Shlomo Ezagui

The Story of Chanukah & Raising Leaders.

Levi Meir Clancy - Rockets from Gaza used to make a Hanukyah at Zikim, Israel.

“Whoever observes the lighting of the Hanukkah lights will merit children who will be scholars!” Wow! What is up with that? Let us go through some history.

The Jewish People entered the land of Israel, and about 400 years later, notwithstanding their many difficulties, the first Temple was built by King Solomon. During the times of the first Temple in Jerusalem, which stood for 410 years, the prophets warned the people to improve their ways. Unfortunately, ten tribes out of twelve were banished from the land. Then came the destruction of the first Temple by the Babylonians.

The second Temple was built in Jerusalem 70 years later under the leadership of Ezra the scribe. Ezra encouraged many to come back to Israel, and many did return.

Living now in the land of Israel were the tribes of Judah, Benjamin, and the Levites. The Persians exerted their control over Israel, and then, due to ongoing wars, the Greeks imposed their power over Israel after Alexander the Great.

About two hundred years after the building of the second Temple came the Hellenization of the people. Strict observance of the Bible law was being compromised by the “forward” thinking of the times. The people’s attention was directed to the health of one’s body as the new “religion.” The Olympics is one creation of those times.

The Greeks set up altars all over the land of Israel, where they would offer pigs as a sacrifice, which is against the laws of the Jewish people. The Greeks claimed they had no problem with sacrifices as prescribed in the Bible. “But let’s be logical about it,” they said. “Why and to whom should it matter if it is not being offered in Jerusalem in the Temple? Why and to whom should it matter if the animal is not kosher?”

Most of the people — caved into the pressure. As the influence of the Greeks approached Jerusalem, specifically the town of Modiin, a priest by the name of Matisyahu, the Hasmonean, son of Yochanan, the priest, decided he would not give in to the pressure.

Although the army of the Greeks was stronger, more qualified, and more numerous by far, Matisyahu followed the example of Abraham, Gideon, Joshua, David, and so many more in our history, for whom their faith in God, inner soul, and flame aroused not to feel challenged by what seems to be the overwhelming power of darkness. Matisyahu understood that the light and flame of a Godly soul could chase away much darkness, even when the darkness appears vast — “Not because you are more numerous, but because I love you,” says God.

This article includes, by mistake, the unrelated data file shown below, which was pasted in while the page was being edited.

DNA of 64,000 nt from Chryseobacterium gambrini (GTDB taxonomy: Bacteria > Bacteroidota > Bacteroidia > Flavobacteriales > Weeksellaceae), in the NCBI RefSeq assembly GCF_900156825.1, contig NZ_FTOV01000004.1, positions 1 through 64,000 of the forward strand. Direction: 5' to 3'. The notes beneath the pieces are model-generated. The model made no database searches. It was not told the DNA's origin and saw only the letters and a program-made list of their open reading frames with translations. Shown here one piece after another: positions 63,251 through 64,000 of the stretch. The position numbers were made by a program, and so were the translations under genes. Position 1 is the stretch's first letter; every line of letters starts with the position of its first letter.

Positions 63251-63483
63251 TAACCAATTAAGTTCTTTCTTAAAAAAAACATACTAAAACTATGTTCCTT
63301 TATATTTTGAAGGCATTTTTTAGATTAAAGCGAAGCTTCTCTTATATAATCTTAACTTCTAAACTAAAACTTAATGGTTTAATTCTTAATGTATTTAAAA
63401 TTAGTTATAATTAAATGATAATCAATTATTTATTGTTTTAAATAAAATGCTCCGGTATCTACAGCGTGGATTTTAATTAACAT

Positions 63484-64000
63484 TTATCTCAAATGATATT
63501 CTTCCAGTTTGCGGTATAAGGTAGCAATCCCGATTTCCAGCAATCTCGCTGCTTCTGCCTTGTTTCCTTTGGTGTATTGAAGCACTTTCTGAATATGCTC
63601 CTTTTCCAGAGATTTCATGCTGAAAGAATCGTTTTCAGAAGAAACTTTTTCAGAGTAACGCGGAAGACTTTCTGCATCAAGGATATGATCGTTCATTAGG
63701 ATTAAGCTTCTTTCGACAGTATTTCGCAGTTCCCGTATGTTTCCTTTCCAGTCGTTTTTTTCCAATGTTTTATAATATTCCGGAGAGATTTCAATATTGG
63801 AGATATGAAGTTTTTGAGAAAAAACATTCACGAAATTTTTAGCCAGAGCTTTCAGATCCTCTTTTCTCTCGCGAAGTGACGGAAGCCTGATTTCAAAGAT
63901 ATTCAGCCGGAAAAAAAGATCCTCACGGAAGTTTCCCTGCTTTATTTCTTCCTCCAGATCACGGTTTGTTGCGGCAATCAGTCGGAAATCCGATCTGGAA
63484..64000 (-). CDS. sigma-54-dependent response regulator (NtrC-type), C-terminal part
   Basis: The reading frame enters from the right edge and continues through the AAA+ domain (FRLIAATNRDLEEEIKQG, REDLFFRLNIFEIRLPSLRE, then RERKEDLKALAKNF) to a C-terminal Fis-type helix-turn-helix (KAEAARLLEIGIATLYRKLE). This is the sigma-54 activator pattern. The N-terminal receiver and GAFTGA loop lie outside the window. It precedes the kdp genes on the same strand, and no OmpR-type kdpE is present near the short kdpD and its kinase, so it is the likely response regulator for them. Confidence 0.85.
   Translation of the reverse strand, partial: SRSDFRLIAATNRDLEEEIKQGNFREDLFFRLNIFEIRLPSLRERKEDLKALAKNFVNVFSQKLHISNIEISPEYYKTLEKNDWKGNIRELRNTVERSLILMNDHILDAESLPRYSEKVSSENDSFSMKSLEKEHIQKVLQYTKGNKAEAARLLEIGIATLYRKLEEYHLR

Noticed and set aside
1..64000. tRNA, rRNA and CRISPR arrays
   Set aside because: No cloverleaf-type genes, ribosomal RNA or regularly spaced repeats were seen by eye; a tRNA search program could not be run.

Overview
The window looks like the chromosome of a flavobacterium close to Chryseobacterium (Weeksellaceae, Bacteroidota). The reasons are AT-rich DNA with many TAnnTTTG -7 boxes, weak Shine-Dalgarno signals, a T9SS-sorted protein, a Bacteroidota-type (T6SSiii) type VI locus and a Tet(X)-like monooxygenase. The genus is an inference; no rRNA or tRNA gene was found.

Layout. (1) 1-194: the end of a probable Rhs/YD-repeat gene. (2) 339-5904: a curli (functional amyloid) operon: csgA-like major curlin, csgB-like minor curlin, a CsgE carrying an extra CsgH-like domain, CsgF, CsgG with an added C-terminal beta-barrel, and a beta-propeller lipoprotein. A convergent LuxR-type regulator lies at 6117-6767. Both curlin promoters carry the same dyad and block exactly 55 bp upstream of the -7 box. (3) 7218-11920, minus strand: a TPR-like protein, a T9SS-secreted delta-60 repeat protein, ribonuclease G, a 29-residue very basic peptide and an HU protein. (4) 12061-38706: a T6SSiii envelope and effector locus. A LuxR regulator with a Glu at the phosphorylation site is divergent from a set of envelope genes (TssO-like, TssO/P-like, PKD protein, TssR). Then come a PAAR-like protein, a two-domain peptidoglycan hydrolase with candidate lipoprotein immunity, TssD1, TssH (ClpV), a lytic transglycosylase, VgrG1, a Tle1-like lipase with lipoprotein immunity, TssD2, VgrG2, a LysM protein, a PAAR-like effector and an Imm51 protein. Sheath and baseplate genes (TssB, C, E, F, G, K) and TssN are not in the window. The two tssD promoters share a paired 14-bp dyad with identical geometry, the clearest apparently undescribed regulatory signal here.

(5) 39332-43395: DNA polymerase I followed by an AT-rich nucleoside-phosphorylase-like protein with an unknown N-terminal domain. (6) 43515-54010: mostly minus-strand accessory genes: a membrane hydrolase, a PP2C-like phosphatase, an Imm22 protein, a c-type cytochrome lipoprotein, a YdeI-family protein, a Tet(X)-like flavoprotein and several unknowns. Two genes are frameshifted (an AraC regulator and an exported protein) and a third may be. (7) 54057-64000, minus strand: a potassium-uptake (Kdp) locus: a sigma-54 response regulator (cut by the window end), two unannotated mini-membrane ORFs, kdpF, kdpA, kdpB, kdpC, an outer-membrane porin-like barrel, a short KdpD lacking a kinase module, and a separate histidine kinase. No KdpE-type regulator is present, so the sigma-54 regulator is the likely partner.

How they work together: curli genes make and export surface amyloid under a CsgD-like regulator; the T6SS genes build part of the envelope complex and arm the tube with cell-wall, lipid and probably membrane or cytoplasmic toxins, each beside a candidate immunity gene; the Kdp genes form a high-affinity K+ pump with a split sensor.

When Matisyahu was ordered to offer a pig for a sacrifice, he mustered the courage, killed the representative of this deviant and mistaken way for the people of Israel, and was forced to flee to the mountains.

Matisyahu cried, “Whoever is with God, (come) to me.” His family and a small group of righteous, pure souls started terrorizing and fighting this vast army. They fought with the slogan, “Who is like God among the strong.” In Hebrew, the first letters of these words spell “Maccabee.”

Because of this strong, unwavering faith in fighting for God, the Maccabees miraculously overcame the vast army and again established the untainted spiritual practices of the Temple. The rulership of the land returned to the Jewish people.

“Observing” this holiday means looking into the lights and listening to their story, remembering that thanks to these few fighters and the Maccabees who would not cave in that we celebrate our holiday today. Underscoring that it is not always the majority of people (even of your kind) whom we should follow. Someone must stand up for what is correct and proper. No matter how great the darkness, sticking with the Godly path is the winning path, the path of light.

A home in which this light shines — a home in which this message is heard is sure to have children that society will be very proud of.

Chapter 125

About the Author
Rabbi Shlomo Ezagui is an author and lecturer. "A Spiritual Soul Book" ( & "Maimonides Advice for the 21st Century" ( In 1987, Rabbi Ezagui opened the first Chabad Center in Palm Beach County, Florida, and the first Orthodox Synagogue on the island of Palm Beach, Florida.